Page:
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EVEflTm r,FDGIraIHI15AnEL'PHTa FKIft&Y, JtTBT 2, ISTS?
By EDMUND B. D'AUVERGNE
Author of "Her Husband's Widow," Etc
We story of d man and a girl, and circumttanets which were altered through the intervention
of a kindly diepoted fate. ,
fey the AmttiM Newf'pii LlU
beetitlfu! win of to, well educated and
dereitd to travel ni5 adventure.
Sins. rtxssBV, , , ,A .
her mother, the widow of Admiral E'tMJl
who was mrstefleunr murdered W Maua
8 year old
. mit.,in maiitin Minnii.
a men of 31 For 19 y.ars he "..-.
rnsater of tha Sid), emsll trading steamer,
hough he la a man of birth and education.
friend of the Pleeieys.
toother of Captain Atrol.
The etonr arena on board the Sldl, small
steamer trading on the African coast eno
bound for London, captain Arrol ""-
Inn hom Maud Plessey, whom he haa res
cued trom dangerous mob of fanatical
Moore. Maud, who It the .only womanon
board, hia been traveling: alone In Morocco.
. Hand and tho m plain confeaa a mutual
. The next morning the Sldl arrives at Til
bury Mr Pleeeey haa come down to "'
docks to meet Maud When Mrs. Plessey
meeta Captain Arrol the la atartled, espe
cially as Maud ha eald ahe would marry
Kr-haeen't we met before. Captain Ar
tel' ahn mks nervously. .....
Arrol aiknowledgca a previous Ju,ln';
ance Ollbert Huron. Mrs. Plessey's choice
for Maud a hand, alao aeemn, to do famil
iar to Arrol. r liopo he didn't recognise
you'' ears Mre. l'leey. Sir. Huron la
gradually taking tlbertlea with Maud
Huron loll Maud that Arrol has. been
ac used of the murder of Maud's tainer
and tl-nt llin lurv haa twice disagreed. Il
suggests that he thlnka Arrol guilty,
resents the Imputation, and aaya ahe
read tha court testimony. .,.,.
She doee o and nnde that the clrcum
etantial evidence la all agftlnet Arrol. The
honor of a brother officer kept Arrol
ellent In hie own detente, ..,.
Convinced of Arrol'a Innocence and Troud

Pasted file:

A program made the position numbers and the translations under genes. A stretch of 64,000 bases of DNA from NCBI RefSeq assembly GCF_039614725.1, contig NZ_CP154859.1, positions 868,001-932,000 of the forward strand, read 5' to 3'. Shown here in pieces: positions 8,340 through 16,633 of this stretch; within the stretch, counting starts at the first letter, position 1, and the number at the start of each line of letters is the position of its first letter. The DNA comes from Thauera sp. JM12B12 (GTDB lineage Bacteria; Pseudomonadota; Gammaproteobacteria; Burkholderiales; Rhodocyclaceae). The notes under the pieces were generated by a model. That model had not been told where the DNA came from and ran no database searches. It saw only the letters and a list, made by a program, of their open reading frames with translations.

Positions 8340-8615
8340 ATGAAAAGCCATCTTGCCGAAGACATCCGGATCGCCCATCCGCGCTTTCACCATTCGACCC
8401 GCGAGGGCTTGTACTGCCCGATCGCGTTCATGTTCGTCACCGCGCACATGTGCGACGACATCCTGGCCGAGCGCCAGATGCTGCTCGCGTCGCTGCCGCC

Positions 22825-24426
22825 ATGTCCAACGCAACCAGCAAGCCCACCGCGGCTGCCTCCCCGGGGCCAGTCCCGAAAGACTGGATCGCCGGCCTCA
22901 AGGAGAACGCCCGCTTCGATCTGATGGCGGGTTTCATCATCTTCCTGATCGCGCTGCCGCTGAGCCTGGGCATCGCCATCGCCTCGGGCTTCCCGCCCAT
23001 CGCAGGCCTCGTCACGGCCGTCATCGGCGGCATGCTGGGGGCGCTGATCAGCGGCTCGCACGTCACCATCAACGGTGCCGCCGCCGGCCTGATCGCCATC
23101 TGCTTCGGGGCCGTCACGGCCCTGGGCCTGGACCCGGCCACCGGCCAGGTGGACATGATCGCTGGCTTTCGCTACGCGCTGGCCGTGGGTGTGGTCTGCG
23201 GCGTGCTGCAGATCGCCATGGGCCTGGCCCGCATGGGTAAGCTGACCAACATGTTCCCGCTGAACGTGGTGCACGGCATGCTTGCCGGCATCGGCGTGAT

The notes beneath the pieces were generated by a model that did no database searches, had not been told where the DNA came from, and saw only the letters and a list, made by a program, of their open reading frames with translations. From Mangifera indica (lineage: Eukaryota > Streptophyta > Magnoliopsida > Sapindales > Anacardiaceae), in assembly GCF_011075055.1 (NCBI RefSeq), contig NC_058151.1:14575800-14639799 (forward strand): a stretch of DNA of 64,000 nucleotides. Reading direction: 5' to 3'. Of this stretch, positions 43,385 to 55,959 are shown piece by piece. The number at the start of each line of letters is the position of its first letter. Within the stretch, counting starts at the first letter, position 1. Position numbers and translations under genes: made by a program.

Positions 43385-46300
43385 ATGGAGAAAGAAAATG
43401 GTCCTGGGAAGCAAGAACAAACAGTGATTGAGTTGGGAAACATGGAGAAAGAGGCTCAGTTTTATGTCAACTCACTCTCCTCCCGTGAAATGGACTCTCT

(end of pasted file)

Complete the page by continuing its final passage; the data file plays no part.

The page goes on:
that he won ellent In lite own defense to
shield the honor of ft fellow-offleer, Maud
oea to him and finally perauadee him to
cler hlmaelf before he marrlea her
Mra. Pleeioy forblda Maud'a engagement
to Captain Arrol and telle her she must
marry Huron to rrevent hie laying bare
the fact that Mr. Plessey wa killed In a.
struggle with hie wife. .. M ,.
..Huron alio Insists, but Maud refuses.
Huron threatcna to Inform against lira.
Pltisey Meanwhile Martin Arrol goes to
hU solicitor, ltc 7a told that he cannot bo
freed of aueplclon unices the guilty person
Is found. 'Do you euapect any onel no
Maud writes Arrol that they muit never
set or rnmmunientn asaln. In eplte Of
thl Arrol writes to her, Arrol, haa been
onvlnced that It would bo futile to nt-
iempt to find tho real alayer of Admiral
Maud -epltea to hie note, ordering him
not to come to eeo her. He goes to Bright
on to find her and meeta Mra. Plcsser. She
eaye tliat her husband had bean shot by
a Herman, that the Admiral was about to
It plans traitorously, and that eho had
refuted to tell the truth In order to pro
eervo the honor of the Admiral. Arrol re
fuiee to bclleift it. but Is mado to think
nply. xireclalty as Mrs. Arrol confesses
that Ollbert Huron holds the key to tho
Arfot relume to tendon and to his now
builnese. the manufacture of torpedoes. He
li given the plans of a deadly torpedo and
recognizes In them the Ideas explained to
him by Admiral Pleaiey 13 years ago Sirs.
J'leney tells Arrol that Maud hM.d.t?1
peared. Arrol asks hla brother Illehard
where- he Imagines Maud may be found.
RICHARD nibbed hla chin. "If she
reMly wants to disappear, of course,
ha won't be nbto to uo her real nanus or
to supply testimonials or fererences. That
will handicap her seriously If sho trlea to
get a. job as a governess or teacher, which
is probably the first thing a girl with uni
versity training wouia think of. "Would
the bs likely to think of the stage?"
"I Jorl't know why, but I cannot im
agine her doing bo,"
"Nor would she be attracted toward tho
career of a shop assistant or a teashop
lrt," mused Richard. His ear caught tho
tap of the typewriter In the outer office.
"What about that?" he suggested. "She
might try to get a billet as a typist."
"She might," agreed Martin, forlornly,
"but I shouldn't think she would relish It
after tlie life she has been accustomed
to," Suddenly he perceived a gleam of
hope In Rlchnrd's suggestion. "I tell you
what I'll do; I'll advertise for a typist:
'Must bo fin M. A. of St. Andrews, G feet
1 Inches In height, and iiavesome knowl
edge of Bpanlsb.' Thcro couldn't be two
girls looking for a job at the' same mo
ment wlt,h exactly those qualifications,"
"For, which reason Miss Flessy would
perceive at once mat tne advertisement
was a trap for her. If she Is a girl of
sense she will know that men don't
want St. A.'s to do their typing and do
1 not insist upon a certain height. If you
were advertising for a mannequin or a
chorus girl "
"What Is a mannequin?" asked Martin.
Richard explained. Martin shook his
head. "She wouldn't do that sort of
thing, I'm convinced," he said. He looked
at his brother, as though debating some
idea with him. "What about a com
panion or governess?" he asked,
"There again ehe would be handicapped
by tho want of testimonials."
"Not necessarily, It seems to me."
The two mfcn looked at each other for a
moment in silence. "I've got It!" an